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How to Handle Workplace Bullying

frustrated employee

Today’s modern, dynamic, rapidly-moving workplace comes with many advantages. We benefit from agile organizational structures with an atmosphere where anyone can shine. Or, at least, that’s what we like to say. And while these benefits make a big difference in employee’s lives, the changing modern workplace has also changed what bullying looks like, transforming it from open abuse of power into something that tends to be quieter, manipulative, and more insidious.

With open-faced bullying seen as totally unacceptable, workplace bullying often instead takes the form of competitive employees defaming others, attempting to manufacture situations where they’ll look like the hero. For example, a common tactic employed by this kind of toxic personality is to claim credit for co-worker’s key deliverables. Then, they’ll use those same deliverables as evidence of why they’re a better performer than their ‘target’. When conflicts invariably spring up from these lies, if management isn’t careful, workplace bullies will tend to have the edge in the ‘he-said, she-said’ conflict due to focusing more on telling executives about the work ‘they’ did rather than actually doing the work.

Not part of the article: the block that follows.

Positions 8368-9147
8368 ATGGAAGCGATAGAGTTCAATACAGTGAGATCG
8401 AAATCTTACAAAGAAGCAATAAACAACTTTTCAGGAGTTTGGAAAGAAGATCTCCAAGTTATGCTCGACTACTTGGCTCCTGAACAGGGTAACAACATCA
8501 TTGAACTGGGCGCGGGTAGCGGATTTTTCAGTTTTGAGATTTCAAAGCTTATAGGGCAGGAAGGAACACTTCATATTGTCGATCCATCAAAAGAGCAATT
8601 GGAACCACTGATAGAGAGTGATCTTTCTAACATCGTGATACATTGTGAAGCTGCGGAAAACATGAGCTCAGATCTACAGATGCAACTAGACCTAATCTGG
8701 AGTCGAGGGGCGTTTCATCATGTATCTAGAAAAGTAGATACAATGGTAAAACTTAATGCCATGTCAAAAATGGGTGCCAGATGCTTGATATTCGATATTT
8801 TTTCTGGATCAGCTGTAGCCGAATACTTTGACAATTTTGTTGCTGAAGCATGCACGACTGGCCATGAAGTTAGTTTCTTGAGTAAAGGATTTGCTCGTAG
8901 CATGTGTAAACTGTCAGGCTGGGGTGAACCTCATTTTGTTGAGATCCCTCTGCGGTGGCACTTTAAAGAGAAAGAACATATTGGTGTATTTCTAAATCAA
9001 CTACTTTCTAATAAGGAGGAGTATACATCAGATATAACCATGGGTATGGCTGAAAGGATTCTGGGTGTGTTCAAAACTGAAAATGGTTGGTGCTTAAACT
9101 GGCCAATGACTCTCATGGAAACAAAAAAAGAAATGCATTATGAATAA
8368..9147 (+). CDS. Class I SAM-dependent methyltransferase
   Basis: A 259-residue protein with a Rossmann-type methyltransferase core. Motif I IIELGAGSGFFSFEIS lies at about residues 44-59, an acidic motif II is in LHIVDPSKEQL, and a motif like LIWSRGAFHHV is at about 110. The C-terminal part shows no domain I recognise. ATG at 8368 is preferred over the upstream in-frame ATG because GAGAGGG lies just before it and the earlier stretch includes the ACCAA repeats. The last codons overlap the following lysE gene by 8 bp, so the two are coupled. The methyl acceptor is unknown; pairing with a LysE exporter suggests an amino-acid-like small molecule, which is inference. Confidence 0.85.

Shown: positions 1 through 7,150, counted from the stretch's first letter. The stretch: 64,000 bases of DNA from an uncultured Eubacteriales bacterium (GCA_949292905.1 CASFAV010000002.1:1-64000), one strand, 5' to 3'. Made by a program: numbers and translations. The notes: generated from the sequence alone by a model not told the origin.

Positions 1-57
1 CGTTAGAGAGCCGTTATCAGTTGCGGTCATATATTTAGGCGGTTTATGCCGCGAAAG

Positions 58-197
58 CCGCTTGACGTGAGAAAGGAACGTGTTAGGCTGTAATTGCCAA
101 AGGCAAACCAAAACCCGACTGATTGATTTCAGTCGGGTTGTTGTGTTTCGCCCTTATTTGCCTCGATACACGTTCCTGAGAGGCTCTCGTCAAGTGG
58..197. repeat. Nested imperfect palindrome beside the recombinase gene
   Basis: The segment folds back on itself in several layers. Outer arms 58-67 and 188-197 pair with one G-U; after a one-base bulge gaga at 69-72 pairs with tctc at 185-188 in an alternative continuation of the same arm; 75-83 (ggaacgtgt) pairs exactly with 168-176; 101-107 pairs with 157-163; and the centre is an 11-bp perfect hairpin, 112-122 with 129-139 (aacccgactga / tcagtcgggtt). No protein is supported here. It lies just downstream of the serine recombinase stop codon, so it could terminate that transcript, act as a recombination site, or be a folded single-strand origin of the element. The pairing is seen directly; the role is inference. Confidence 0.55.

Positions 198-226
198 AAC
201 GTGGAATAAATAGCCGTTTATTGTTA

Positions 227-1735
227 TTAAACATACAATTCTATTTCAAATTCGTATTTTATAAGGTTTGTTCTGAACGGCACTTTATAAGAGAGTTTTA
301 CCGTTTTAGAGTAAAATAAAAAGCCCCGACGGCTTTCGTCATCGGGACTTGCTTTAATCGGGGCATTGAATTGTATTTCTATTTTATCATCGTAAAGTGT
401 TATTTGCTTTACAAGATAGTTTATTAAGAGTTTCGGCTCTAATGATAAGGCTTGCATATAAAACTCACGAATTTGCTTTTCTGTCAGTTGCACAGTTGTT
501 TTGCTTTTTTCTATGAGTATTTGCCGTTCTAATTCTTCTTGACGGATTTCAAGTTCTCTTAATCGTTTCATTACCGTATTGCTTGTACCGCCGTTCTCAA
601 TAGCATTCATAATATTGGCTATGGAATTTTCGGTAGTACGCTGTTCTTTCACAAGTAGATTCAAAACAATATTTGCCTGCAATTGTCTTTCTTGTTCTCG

Handling Office Conflict Responsibly

Needless to say, workplace bullies can destroy a team’s cohesion and productivity, and it’s essential for leadership to detect and remove these kinds of people ASAP before they can gain power in the office. That being said, rushing to fire someone who exhibits bullying behavior is not always the correct move! There are a range of reasons why an employee might engage in bullying; including personal insecurities or even mental illness.